Obscurity of the Day: Hardy Hiram

Here's a cute Sunday strip from 1902. Hardy Hiram ran from 3/2 to 4/13/1902 in the New York Tribune. At first glance you'd think that the cartoonist failed to sign the strip, but if you look at the chicken on the right in the last panel you'll see that its tailfeathers spell out V E T. So the question is, who is VET? Anyone know?


Hey folks -
I just found a blogger hack that allows your comments to appear on the main blog page along with my posts. It is now available (as you can see, since this is a comment).

As I've said before, the rewards for running a blog are few - for me the best is to get feedback from you folks. So share your thoughts when you read the blog, and now your comments will show up right on this page!
There was a "Vet" Anderson that kicked around animation for a number of years. He animated for one or more of the small shops that produced the silent Mutt & Jeff cartoons in the teens under Bud Fisher's name. I believe that he also worked at the Fables Studio for Paul Terry during the 1920's. He was at Max Fleischer's New York studio in the early thirties and then moved to Walter Lantz's studio in California. He seems to have been a bit older than most of the kids in that business. If memory serves, he was called Vet because he served in the Spanish-American War.

Some animation histories confuse him with Carl Anderson (of Henry fame) who was an animator for the Bray Studio in 1916 or so.
Hey Frank -
Great thought there! I hadn't thought of Vet Anderson - guess I was stuck on the idea that the letters were initials. Anderson has one known newspaper comic strip credit at the NY World in 1908, so he was interested in doing newspaper work.

Unless someone has reason to believe this isn't Vet Anderson, I'm going with that.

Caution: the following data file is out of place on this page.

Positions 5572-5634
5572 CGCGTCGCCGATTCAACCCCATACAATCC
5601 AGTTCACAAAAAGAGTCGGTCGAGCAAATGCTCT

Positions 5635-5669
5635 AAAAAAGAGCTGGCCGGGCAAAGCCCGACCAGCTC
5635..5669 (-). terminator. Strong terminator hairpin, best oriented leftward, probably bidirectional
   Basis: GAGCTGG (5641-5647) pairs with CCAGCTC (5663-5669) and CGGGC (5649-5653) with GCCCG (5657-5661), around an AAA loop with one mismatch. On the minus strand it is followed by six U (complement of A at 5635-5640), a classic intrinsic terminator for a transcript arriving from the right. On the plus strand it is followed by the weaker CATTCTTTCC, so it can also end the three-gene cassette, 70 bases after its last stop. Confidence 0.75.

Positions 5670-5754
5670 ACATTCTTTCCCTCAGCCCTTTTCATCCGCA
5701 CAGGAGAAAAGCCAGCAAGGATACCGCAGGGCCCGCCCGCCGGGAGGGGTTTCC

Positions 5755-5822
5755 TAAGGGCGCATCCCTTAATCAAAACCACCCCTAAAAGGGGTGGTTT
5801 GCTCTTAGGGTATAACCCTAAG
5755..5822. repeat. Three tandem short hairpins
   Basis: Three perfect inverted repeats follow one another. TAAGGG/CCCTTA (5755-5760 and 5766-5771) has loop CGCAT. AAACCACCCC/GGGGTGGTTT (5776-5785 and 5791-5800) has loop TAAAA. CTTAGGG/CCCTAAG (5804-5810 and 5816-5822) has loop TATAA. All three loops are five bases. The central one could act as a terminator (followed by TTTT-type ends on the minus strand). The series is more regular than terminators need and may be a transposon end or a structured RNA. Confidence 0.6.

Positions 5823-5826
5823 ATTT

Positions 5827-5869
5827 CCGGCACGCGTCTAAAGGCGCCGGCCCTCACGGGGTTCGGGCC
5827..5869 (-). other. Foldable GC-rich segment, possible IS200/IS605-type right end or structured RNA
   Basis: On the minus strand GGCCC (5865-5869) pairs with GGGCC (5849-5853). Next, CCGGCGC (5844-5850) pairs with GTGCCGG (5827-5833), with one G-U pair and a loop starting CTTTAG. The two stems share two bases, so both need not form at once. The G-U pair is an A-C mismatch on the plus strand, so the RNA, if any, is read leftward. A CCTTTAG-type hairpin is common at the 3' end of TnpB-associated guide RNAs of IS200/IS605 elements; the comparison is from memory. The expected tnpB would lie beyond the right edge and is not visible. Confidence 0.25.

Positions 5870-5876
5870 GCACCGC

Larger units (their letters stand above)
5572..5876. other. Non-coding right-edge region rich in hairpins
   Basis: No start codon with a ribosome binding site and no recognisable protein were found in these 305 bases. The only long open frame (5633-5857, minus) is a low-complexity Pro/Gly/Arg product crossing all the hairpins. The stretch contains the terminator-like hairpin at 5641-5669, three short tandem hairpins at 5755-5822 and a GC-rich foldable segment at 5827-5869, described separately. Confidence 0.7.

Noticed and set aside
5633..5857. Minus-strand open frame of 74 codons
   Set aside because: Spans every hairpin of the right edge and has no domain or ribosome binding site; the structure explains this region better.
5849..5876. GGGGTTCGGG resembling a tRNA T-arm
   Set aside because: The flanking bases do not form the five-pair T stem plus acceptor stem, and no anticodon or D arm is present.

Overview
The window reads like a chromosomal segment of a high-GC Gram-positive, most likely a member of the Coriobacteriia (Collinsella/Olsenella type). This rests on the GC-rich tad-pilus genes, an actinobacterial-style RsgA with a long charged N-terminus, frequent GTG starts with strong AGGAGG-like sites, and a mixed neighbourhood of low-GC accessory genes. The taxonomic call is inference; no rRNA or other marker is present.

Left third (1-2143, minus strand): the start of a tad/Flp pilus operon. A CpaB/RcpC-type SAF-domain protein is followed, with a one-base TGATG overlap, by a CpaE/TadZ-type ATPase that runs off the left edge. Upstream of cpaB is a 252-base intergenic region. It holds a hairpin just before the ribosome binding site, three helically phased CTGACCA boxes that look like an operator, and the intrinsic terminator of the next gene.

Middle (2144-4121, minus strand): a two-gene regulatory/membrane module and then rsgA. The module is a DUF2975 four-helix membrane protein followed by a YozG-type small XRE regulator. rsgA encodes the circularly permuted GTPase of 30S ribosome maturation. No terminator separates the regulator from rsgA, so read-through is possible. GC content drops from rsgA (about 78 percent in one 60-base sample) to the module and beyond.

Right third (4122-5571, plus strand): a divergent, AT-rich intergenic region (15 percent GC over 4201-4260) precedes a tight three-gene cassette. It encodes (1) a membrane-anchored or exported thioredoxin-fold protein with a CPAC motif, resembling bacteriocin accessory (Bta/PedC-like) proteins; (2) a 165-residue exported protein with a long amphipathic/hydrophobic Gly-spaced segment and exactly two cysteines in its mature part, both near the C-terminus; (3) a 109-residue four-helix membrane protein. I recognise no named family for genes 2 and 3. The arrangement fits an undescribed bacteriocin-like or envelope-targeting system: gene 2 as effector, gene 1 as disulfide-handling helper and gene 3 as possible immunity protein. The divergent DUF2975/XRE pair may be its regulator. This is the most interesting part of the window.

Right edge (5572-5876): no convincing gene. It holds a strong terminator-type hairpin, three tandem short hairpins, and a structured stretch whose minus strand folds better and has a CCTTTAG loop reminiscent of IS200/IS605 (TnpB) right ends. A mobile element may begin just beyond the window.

That is Vet Anderson's signature. (My wife is one of his grandaughters.) He was a political cartoonist at the New York Herald Tribune and the Detroit Free Press. He also sculpted two bas-reliefs in Golden Gate Park - San Francisco near the Horseshoe Pits - a Horseshoe Pitcher and Horse.
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Tuesday, May 30, 2006


A Frank Merriwell Bulletin!

Jeffrey Lindenblatt called me yesterday to discuss a head-scratcher he'd encountered in his research. He was finding new information on Jack Wilhelm's That Certain Party strip that indicated it ran much longer than previously supposed. That brought up the question of how Wilhelm could have been handling two daily strips at the same time; the aforementioned strip and Frank Merriwell's Schooldays. Well, to make a long story short, we did a little bit of E&P research on the phone, and then I delved into my files, and I've ended up rethinking the history of the Frank Merriwell strip. Or rather, strips, plural.

The few comic strip histories that mention Merriwell state that it began in 1931. Well, I know better because I have a run that starts in 1928, and I have a contemporary E&P article that tells me that the strip began on 3/26/1928. Case closed? I thought so. Well, case reopened. I'll spare you the sleuthing involved, and just get to the results - there were two separate strips. The first, titled Young Frank Merriwell, seems to have run 3/26/1928 - 9/28/1928. It was syndicated by McClure and featured art by a very rushed and/or disinterested John Hix. The second run, usually titled Frank Merriwell's Schooldays, started 7/20/1931 and ended 7/14/1934 (to be replaced by Chip Collins Adventures, discussed at length in this blog entry). It was drawn by Jack Wilhelm from start to end and syndicated by Central Press Association.